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Archaeology Magazine

A publication of the Archaeological Institute of America

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World Roundup

  • World-Roundup-TennesseeTENNESSEE: In 1989, just before the Nashville Zoo was constructed, archaeologists at the site found an undocumented cemetery, which was left undisturbed. Speculation was that the graves could belong to tenant farmers or a community of slaves. Plans were recently made to expand the zoo and relocate the cemetery, which provided anthropologists a chance to learn more about who was buried there. Analysis of the 19 graves excavated revealed African cranial traits and DNA, evidence of hard labor, and artifacts dating to the mid-19th century—indications of a slave cemetery. —Samir S. Patel

  • World-Roundup-UtahUTAH: Rock art can be notoriously difficult to date, so theories about the age of the dozens of enigmatic figures painted in the Great Gallery in Horseshoe Canyon are predictably wide-ranging—from 500 to 8,000 years old. Geoscientists recently used a technique called luminescence dating to determine that the paintings’ actual age is between 1,000 and 2,000 years old. The new dating creates fresh questions about the people who made the images. —Samir S. Patel

  • World-Roundup-MexicoMEXICO: The ancient city of Teotihuacan relied heavily on maize, but the crop is low in certain nutrients, and frost and drought make it risky to cultivate. Paintings and artifacts suggest that people also turned to pulque, an alcoholic beverage made from agave sap, to fill nutritional needs, especially during maize shortages. But until now, there was no direct evidence of it. A new study has successfully found on potsherds not traces of pulque, but of compounds produced by Zymomonas mobilis, the bacterium used in its fermentation. —Samir S. Patel

  • World-Roundup-EnglandENGLAND: In the ongoing excavations of Vindolanda, one of the northernmost Roman forts, near Hadrian’s Wall, excavators found a wooden toilet seat. Marble and stone seats have been found in other parts of the Roman world, but this is thought to be the only surviving wooden one. The 2,000-year-old bench appears to have been well used and, researchers report, rather comfortable. —Samir S. Patel

  • World-Roundup-NorwayNORWAY: A man removing some pesky flagstones from his yard stumbled across a pair of metal tongs—and then a bent sword. Luckily, he called in archaeologists, who excavated the grave of a Viking blacksmith, probably dating to the late 8th century. In all, some 200 objects have emerged from the site, including smithing tools such as three hammers, two anvils, ember tongs, and a fire rake, as well as products of his labor, such as an ax, arrows, and a knife. The range of finds suggests he was an important local craftsman.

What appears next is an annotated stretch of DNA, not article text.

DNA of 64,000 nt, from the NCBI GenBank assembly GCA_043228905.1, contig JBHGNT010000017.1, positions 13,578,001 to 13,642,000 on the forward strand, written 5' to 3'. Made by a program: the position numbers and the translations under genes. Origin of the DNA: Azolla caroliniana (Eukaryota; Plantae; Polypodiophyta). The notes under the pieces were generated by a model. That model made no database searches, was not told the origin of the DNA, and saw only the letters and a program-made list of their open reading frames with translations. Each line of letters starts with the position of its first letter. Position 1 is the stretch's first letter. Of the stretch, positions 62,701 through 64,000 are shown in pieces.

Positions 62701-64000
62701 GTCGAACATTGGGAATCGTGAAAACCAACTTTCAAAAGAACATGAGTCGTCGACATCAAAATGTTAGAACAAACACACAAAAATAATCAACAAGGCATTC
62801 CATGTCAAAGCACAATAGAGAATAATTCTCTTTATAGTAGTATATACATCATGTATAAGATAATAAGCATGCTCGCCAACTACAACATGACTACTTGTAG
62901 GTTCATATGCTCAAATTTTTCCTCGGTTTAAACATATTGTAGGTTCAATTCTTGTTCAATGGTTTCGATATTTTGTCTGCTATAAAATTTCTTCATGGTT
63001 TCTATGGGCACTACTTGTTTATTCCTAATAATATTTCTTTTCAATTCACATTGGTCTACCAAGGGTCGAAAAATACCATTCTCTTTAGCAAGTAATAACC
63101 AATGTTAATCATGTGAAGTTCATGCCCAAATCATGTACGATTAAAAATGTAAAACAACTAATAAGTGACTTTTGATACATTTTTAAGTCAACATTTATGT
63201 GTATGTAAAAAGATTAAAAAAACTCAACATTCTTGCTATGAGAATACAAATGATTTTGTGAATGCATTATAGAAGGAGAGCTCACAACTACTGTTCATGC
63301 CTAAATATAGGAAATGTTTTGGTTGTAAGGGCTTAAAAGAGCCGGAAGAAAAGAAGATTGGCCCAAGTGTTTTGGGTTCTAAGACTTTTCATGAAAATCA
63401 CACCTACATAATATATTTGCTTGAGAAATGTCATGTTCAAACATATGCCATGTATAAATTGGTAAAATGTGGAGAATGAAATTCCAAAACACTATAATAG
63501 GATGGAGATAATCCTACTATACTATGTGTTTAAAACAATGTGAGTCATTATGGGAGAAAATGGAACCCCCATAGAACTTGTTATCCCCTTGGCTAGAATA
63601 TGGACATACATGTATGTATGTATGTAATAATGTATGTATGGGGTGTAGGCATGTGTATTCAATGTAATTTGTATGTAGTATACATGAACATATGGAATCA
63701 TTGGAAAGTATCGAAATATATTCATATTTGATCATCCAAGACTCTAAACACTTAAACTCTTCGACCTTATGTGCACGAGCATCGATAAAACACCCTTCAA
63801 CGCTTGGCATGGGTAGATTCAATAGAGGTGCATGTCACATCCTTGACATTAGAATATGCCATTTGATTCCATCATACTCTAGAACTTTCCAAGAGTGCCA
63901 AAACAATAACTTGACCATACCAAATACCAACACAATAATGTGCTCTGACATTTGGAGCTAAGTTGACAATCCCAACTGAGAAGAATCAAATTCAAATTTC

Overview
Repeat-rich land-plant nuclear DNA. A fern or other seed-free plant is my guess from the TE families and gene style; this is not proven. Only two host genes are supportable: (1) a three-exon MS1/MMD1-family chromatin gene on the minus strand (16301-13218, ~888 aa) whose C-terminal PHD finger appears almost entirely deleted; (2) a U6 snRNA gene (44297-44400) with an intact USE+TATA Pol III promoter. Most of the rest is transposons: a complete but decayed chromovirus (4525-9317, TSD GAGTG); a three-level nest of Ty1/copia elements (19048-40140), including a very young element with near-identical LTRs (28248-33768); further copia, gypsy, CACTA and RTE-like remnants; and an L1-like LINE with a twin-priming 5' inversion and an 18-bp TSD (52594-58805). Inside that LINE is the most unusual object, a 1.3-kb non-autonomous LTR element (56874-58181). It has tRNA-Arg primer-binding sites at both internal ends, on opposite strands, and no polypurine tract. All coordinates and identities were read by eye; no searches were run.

• World-Roundup-SpainSPAIN: According to historical sources, the site from which Christopher Columbus set sail in 1492, Palos de la Frontera, had a pottery works and a building that served as an office, store, tavern, and inn for sailors. Though its location had been inferred, the specific site and components of the port had been lost until recent work there revealed pottery ovens and sherds and the remains of that multiuse building. It was most likely a site where Columbus made some arrangements for the historic voyage to the New World. —Samir S. Patel

  • World-Roundup-SicilySICILY: Countless piles of amphoras from ancient shipwrecks lie scattered throughout the Mediterranean. So there’s nothing very unusual about a particular 2,000-year-old pile 420 feet below the waters of the Aeolian Islands, except for an unexpected find in the ship’s bow—a thymiaterion, or an incense burner, consisting of a bowl atop a column. It represents rare evidence confirming historical accounts that ancient sailors conducted rituals at sea, including when leaving or entering a harbor or in times of distress. —Samir S. Patel

  • World-Roundup-EgyptEGYPT: In a study of more than 100 skulls excavated from the site of Amarna, some 28 had remains of preserved hair, which is allowing a unique look into hairstyles and ethnicity in this part of ancient Egypt 3,300 years ago. Among them were several with extensions braided into the natural hair, including one on which there were approximately 70 extensions fastened in different places and layers. —Samir S. Patel

  • World-Roundup-KazakhstanKAZAKHSTAN: Using Google Earth and satellite imagery, scientists have recently found some 50 geoglyphs, some up to a quarter-mile across, made up of patterns of discrete mounds, in the northern steppes. Excavations, remote sensing, and other studies are under way. It appears there are no structures buried within the mounds, and the purpose of the enigmatic earthworks remains unknown. They may help track early human migration across the region. —Samir S. Patel

  • World-Roundup-New-ZealandNEW ZEALAND: Following a storm, a large piece of a 600-year-old canoe emerged from a beach on South Island. Now undergoing conservation and study, the canoe suggests connections with places across the South Pacific. It is made of local black pine, but employs a sophisticated oceangoing design with ribs and a girder, and has a carving of a turtle on the hull. Both the design and carving were unknown or rare in New Zealand at the time, and represent some sort of cultural continuity with the rest of Polynesia. —Samir S. Patel

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